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Monday, January 24, 2011

Give me the money—OK, don’t

Photo by Tracy O.

I write because I love to write.  I’m not in it to make a lot of money, though that would be nice.  When I first started writing, I submitted to non-paying markets.  As my husband always says, “You got to pay your dues.”  I spent many hours researching, writing, and editing my articles.  The non-paying markets accepted my work and though I wasn’t paid, I acquired credits and built a nice bio. 

Establishing credits boosted my confidence.  A few years later, I pitched to big time children’s markets:  KNOW magazine, Nature Friend, and Highlights for Children to name a few.  These publications accepted my work and paid me for it.  As I look back, it was a good thing that I waited before approaching these markets.  I simply hadn’t honed my skills or earned the credits early on. 

Though I regularly submit to the paying markets now, I don’t shy away from the non-paying ones.  If they’re a good fit for my article, I’ll pitch it to them.  I know that educational companies are often willing to purchase my work.  And more, non-paying markets continue to build my bio. 

Over the years of submitting to non-paying markets, I’ve learned that many are well-respected, award-winning publications. Think again if you believe it’s a piece of cake getting published in one. Winning an acceptance from a non-paying market can be as difficult as a paying market. So having them on your biography is a good thing.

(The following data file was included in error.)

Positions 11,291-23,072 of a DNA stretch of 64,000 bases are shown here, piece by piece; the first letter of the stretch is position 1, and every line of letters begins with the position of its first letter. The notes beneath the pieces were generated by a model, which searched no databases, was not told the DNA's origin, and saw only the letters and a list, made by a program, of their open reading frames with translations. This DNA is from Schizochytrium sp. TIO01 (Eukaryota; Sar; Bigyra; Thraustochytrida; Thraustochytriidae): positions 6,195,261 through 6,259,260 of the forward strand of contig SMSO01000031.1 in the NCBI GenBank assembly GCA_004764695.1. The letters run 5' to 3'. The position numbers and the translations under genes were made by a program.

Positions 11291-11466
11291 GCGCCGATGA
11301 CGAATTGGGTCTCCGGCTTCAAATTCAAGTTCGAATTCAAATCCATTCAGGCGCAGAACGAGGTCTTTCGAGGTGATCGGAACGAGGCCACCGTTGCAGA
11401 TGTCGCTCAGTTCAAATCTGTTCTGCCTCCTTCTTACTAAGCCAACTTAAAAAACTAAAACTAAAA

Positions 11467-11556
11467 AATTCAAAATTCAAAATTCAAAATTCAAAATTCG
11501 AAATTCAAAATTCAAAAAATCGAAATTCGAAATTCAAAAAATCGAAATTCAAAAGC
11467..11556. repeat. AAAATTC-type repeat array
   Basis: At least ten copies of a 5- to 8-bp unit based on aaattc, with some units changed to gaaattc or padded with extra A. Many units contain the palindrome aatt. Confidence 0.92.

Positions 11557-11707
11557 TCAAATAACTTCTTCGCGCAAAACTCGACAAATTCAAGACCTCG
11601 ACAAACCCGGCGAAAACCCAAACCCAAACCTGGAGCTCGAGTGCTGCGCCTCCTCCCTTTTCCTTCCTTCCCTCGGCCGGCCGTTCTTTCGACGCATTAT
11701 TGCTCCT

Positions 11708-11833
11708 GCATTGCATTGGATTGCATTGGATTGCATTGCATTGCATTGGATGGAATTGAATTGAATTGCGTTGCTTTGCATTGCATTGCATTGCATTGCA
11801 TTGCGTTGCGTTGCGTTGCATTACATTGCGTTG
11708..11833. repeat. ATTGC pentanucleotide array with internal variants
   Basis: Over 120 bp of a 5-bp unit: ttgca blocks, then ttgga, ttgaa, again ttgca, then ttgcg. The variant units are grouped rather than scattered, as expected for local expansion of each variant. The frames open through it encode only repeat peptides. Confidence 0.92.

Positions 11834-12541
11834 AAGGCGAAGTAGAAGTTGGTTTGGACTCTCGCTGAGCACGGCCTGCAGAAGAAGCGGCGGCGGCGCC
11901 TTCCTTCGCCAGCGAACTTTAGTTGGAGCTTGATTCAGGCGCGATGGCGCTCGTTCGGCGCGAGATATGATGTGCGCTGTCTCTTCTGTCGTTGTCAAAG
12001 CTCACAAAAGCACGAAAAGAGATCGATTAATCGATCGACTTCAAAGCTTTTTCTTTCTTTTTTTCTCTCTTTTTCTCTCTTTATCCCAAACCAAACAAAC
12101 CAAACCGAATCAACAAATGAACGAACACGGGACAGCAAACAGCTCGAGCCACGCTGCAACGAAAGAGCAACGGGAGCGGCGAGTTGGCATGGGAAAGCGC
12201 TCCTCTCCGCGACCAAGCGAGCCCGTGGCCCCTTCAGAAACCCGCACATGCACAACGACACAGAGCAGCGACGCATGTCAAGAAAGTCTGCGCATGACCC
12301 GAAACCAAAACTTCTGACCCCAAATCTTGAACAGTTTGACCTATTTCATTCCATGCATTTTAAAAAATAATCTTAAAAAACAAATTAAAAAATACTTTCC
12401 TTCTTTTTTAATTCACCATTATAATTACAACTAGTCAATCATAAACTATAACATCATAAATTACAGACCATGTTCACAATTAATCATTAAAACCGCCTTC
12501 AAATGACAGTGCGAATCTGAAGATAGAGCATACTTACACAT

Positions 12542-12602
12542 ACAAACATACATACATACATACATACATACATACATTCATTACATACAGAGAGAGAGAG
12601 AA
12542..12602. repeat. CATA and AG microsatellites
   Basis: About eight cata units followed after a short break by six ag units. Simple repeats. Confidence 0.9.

Some people submit to the paying markets without having any credentials.  But I dare say that those writers would have trouble catching an editor’s eye.  An editor looks at your track record, especially if you’ve never written for her publication.  Many times, an editor will ask for clips before accepting your work or giving you an assignment.  Editors like to go with sure bets.  

So here’s my advice.  Put the paying markets on the back burner.  Work on improving your writing. Build your bio.  Apply this simple equation: Hard work + Non-paying markets = credentials.  Continue applying the equation until you have about five published pieces.  Then go for it.  You’ve paid your dues.  Submit your very best and cash in on the paying markets. 

Leave me a comment.  How do you feel about writing without pay?

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